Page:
Smartphones have become an integral part of our lives, and carriers know it—so they charge a lot of money for something they know you’re going to pay. But what if I told you that you could use your phone, including calls and texts, with nothing but Wi-Fi?

It’s true—it definitely comes with some caveats, but if you’re looking to ditch your cellphone bill altogether (or you never had one to begin with), you can still make calls and texts on your smartphone.

(Note: If you’re just struggling with poor reception in your house or office, this solution may be overkill—first, give Wi-Fi calling a try on your iPhone or Android device, if your carrier supports it. Between that and services like iMessage, which can send text messages over Wi-Fi, you may be pretty well covered. If not, you can come back here and try this setup.)

How This Works

By using this guide, you’ll be able to make and receive calls, as well as send and receive text messages—all without a SIM card or cellular service. And of course you’ll be able to do all the same stuff you already use your smartphone for, too.

RELATED: How to Set Up Call Forwarding on Android

Basically, we’re going to set up your phone with Google Voice and Google Hangouts, which allow you to do all these things over Wi-Fi. That means, of course, that in order for everything to work, you’ll need to be connected to Wi-Fi any time you want to use your phone. That’s definitely a downside, but if Wi-Fi is ubiquitous where you live, you might be able to make it work. Android’s Wi-Fi Assistant feature can make this easier by automatically connecting to trusted networks, and if you have internet at home, you may also have free access to Wi-Fi hotspots around town from the same provider. Comcast and AT&T, for example, have Wi-Fi hotspots everywhere.

In addition, all calls in/to the US and Canada are free using the following methods, but you’ll have to pay extra for international calling.

Lastly, let’s talk about 911 emergency services. As long as you’re doing this from a phone (not a tablet or iPod touch-like device), 911 services will always work, but you have to use the stock dialer (not the apps we’re going to use in this guide)All phones are required to support 911 services—even without a SIM card—so you’ll never have to worry during an emergency. Your phone will still have your back.

With that, let’s get started.

What You’ll Need

This should work on both Android phones and iPhones, both with the same tools. I’ll be primarily using Android in this guide, but will also try to mention if something is different on iOS. Here are the tools you’ll need:

These are going to be the backbone of our carrier-free setup.

Step One: Set Up Your Google Voice Account

The first thing you’ll need is a Google Voice account and number. If you already have that, skip this step!

RELATED: How (and Why) to Port Your Old Phone Number to Google Voice

If you’re not familiar with Google Voice, here’s the quick and dirty explanation of what it is: Google Voice is a completely free phone number provided to you by Google. It can make calls in the US over the internet and send and receive text messages, without you having to pay for any phone service. However, those calls and texts will appear to people as coming from your Google Voice number, so you’ll need to give it to all your friends and family as your “new number”—unless you port your current number to Google Voice (which is a bit more of a semi-permanent solution, but doesn’t come with the hassle of giving out a new number).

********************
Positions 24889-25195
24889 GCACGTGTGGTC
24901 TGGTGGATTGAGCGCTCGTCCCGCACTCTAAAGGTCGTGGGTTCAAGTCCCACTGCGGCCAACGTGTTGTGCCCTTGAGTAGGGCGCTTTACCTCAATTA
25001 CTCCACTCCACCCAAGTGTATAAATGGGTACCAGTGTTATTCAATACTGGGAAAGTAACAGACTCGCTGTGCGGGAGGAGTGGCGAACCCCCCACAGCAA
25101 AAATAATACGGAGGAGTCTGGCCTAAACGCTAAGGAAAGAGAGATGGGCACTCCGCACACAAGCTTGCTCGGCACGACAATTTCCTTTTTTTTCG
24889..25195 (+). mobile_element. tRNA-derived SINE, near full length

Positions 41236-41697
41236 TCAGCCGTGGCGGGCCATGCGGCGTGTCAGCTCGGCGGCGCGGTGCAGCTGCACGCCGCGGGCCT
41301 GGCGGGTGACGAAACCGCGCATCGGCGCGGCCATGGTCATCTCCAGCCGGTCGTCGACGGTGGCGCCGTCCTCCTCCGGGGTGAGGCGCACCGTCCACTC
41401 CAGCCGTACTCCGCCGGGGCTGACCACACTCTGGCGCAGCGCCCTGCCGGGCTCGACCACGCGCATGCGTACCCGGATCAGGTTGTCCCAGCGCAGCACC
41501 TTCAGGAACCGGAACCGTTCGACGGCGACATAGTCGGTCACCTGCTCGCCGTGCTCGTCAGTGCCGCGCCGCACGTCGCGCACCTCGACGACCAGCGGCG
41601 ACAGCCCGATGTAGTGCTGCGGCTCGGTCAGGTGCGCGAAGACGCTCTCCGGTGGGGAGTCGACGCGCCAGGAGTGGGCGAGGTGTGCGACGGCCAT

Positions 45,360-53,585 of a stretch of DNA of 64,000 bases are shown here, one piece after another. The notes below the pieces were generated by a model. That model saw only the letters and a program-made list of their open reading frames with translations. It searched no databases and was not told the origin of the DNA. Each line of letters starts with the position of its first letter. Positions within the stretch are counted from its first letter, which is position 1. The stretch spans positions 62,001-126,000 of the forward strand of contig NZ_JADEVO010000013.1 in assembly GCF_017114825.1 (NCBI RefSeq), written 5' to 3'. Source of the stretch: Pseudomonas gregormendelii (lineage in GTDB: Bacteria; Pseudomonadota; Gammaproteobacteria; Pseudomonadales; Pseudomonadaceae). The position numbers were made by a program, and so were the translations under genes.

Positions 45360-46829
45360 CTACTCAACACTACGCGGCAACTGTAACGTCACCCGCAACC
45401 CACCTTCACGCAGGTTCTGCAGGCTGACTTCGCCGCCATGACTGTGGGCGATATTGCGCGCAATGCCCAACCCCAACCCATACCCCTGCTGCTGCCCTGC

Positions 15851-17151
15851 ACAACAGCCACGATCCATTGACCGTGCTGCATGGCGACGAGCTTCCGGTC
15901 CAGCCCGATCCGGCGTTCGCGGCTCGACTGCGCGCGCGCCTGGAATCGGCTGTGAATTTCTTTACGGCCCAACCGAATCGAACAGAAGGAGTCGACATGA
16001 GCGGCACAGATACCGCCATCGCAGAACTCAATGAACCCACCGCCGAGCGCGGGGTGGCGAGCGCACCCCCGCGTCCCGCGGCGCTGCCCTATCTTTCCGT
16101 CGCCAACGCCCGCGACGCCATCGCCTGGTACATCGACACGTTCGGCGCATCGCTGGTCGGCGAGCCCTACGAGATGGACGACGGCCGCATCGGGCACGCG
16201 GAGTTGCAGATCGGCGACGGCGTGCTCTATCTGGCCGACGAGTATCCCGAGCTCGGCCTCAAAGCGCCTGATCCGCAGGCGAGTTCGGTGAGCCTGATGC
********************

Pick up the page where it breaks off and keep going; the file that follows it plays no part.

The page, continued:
To set it up, head over to the Google Voice homepage on your computer and click on “Get Google Voice” to get started. When the dropdown shows up, click on “Web” (assuming you’re doing this from a computer, of course).

Click through the first prompt, then enter your city or area code to get a nearby number. Keep in mind that Google doesn’t offer numbers for all locations, so you may have to choose something close by instead of your actual town.

Pick a number that suits you and click “Select.”

During the initial setup process, you’ll have to link an existing number to Google Voice (don’t worry, if you’re getting rid of cell service altogether, you can unlink it later). Click on Next, then enter your phone number. You’ll get a text message with a six-digit code to confirm.

One you’re finished with that, it’ll let you know your number is confirmed. Nice!

If you don’t want your main number to ring when you get a call on Google Voice (which is what happens when you link your number in the above step), You’ll need to then unlink your number. First, jump into Voice’s Settings menu by clicking the the dots in the left pane, then choose “Settings.”

In the Linked Numbers section, click the X next to your primary phone number.

It’ll ask if you’re sure that’s what you want to it. If it is, click the Delete button.

Boom, done. Now you don’t have to worry about getting calls on both numbers.

Step Two: Set Up Your Phone

With all the tools in hand and everything installed, you’re pretty much ready to roll. It’s a relatively straightforward setup, so hopefully you won’t hit any snags along the way.

It’s also worth mentioning that while you could technically do most of this stuff just using the Google Voice app, I had problems getting notifications for calls and whatnot with just Voice. Switching everything over to Hangouts fixed that, so I recommend using that instead of just Voice.